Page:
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Re: [wide-int] Update main comment


On Wed, 30 Oct 2013, Richard Sandiford wrote:

> Kenneth Zadeck <zadeck@naturalbridge.com> writes:
> > On 10/30/2013 07:01 AM, Richard Sandiford wrote:
> >> Kenneth Zadeck <zadeck@naturalbridge.com> writes:
> >>> On 10/29/2013 06:37 PM, Richard Sandiford wrote:
> >>>> This patch tries to update the main wide_int comment to reflect the current
> >>>> implementation.
> >>>>
> >>>> - bitsizetype is TImode on x86_64 and others, so I don't think it's
> >>>>     necessarily true that all offset_ints are signed.  (widest_int are
> >>>>     though.)
> >>> i am wondering if this is too conservative an interpretation.    I
> >>> believe that they are ti mode because that is the next thing after di
> >>> mode and so they wanted to accommodate the 3 extra bits. Certainly there
> >>> is no x86 that is able to address more than 64 bits.
> >> Right, but my point is that it's a different case from widest_int.
> >> It'd be just as valid to do bitsizetype arithmetic using wide_int
> >> rather than offset_int, and those wide_ints would have precision 128,
> >> just like the offset_ints.  And I wouldn't really say that those wide_ints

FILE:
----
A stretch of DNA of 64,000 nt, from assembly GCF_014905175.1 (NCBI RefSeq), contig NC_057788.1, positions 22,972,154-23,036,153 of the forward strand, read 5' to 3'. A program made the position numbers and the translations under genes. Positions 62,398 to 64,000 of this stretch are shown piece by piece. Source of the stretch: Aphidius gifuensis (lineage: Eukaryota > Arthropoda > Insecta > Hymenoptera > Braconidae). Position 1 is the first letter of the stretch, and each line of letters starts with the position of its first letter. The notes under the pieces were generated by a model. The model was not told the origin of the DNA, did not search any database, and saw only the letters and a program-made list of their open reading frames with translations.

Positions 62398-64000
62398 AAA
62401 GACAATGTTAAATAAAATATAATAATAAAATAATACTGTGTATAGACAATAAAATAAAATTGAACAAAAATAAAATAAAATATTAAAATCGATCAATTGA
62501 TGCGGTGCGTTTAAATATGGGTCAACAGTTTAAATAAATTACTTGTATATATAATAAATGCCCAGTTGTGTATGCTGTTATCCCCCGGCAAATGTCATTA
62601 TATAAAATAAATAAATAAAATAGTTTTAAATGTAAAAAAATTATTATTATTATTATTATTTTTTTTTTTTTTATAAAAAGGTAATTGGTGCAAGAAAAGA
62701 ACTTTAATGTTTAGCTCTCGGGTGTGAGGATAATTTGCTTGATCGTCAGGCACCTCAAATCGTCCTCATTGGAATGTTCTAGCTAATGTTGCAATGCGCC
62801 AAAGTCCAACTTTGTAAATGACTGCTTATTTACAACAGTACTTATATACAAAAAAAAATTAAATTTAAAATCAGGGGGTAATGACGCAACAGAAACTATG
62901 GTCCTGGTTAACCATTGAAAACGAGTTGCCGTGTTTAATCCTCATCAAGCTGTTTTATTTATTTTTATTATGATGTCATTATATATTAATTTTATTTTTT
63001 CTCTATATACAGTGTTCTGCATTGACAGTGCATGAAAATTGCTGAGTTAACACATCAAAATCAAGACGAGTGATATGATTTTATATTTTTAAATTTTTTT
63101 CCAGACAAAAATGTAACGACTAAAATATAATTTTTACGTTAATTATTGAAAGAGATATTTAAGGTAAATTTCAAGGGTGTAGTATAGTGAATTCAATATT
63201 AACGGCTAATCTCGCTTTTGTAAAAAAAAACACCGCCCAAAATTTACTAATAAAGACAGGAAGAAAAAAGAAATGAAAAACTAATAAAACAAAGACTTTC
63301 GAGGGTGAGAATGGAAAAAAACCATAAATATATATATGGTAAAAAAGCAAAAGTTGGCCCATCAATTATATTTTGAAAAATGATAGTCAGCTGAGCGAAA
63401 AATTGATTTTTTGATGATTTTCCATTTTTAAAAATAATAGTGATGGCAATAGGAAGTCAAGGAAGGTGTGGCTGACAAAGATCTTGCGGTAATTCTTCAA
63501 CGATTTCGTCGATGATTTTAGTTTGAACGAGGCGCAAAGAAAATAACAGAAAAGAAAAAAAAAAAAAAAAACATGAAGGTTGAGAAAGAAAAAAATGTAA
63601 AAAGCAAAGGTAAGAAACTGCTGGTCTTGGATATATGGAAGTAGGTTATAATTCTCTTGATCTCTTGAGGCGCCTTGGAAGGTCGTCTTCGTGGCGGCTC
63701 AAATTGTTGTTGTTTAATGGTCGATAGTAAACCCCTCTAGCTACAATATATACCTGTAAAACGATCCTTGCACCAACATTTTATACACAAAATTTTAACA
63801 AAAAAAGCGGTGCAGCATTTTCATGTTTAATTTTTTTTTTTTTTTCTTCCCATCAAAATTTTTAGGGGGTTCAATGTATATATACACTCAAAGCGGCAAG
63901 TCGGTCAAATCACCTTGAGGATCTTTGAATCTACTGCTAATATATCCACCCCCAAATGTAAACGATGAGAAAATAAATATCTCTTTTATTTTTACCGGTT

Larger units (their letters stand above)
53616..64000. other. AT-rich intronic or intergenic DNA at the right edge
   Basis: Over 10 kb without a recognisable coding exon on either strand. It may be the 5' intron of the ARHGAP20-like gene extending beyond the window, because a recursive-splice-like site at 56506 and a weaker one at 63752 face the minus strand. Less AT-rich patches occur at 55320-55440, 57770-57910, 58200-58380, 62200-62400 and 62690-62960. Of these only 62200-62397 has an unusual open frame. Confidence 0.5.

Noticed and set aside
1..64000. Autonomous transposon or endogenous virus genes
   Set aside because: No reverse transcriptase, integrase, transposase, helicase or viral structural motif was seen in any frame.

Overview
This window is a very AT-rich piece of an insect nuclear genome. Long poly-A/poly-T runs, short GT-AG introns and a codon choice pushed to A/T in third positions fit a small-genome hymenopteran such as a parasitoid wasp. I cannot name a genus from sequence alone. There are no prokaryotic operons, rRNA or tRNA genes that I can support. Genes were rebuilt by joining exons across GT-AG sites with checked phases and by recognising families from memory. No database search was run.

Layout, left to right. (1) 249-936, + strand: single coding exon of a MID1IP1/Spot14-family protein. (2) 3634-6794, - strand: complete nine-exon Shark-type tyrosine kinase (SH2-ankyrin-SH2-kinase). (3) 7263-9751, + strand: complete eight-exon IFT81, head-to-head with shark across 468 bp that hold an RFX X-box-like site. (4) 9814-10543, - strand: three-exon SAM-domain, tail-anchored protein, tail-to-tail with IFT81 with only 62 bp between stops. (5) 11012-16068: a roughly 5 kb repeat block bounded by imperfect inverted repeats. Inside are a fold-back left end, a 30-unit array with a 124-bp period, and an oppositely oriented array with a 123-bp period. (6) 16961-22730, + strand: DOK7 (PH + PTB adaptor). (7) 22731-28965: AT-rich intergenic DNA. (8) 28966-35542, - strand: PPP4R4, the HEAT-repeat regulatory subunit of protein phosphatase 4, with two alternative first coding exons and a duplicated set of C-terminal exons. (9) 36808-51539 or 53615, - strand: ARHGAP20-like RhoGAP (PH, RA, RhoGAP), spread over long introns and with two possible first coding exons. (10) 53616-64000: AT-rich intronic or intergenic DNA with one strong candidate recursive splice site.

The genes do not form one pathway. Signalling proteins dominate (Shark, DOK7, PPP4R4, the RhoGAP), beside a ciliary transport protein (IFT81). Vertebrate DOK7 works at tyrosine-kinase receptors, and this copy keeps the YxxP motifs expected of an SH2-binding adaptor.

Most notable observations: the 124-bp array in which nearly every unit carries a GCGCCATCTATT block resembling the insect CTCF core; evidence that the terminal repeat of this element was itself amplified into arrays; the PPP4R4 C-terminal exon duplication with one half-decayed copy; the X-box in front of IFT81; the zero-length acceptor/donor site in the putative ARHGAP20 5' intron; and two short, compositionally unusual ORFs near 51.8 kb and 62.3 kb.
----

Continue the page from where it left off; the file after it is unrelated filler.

> >> were fundamentally signed in any way.  Although the tree layer might "know"
> >> that X upper bits of the bitsizetype are always signs, the tree-wide_int
> >> interface treats them in the same way as any other 128-bit type.
> >>
> >> Maybe I'm just being pedantic, but I think offset_int would only be like
> >> widest_int if bitsizetype had precision 67 or whatever.  Then we could
> >> say that both offset_int and widest_int must be wider than any inputs,
> >> meaning that there's at least one leading sign bit.
> > this was of course what mike and i wanted, but we could not really 
> > figure out how to pull it off.
> > in particular, we could not find any existing reliable marker in the 
> > targets to say what the width of the widest pointer on any 
> > implementation.   We actually used the number 68 rather than 67 because 
> > we assumed 64 for the widest pointer on any existing platform, 3 bits 
> > for the bits and 1 bit for the sign.
> 
> Ah yeah, 68 would be better for signed types.
> 
> Is the patch OK while we still have 128-bit bitsizetypes though?
> I agree the current comment would be right if we ever did switch
> to sub-128 bitsizes.

The issue with sub-128bit bitsizetype is code generation quality.
We do generate code for bitsizetype operations (at least from Ada),
so a power-of-two precision is required to avoid a lot of masking
operations.

Richard.


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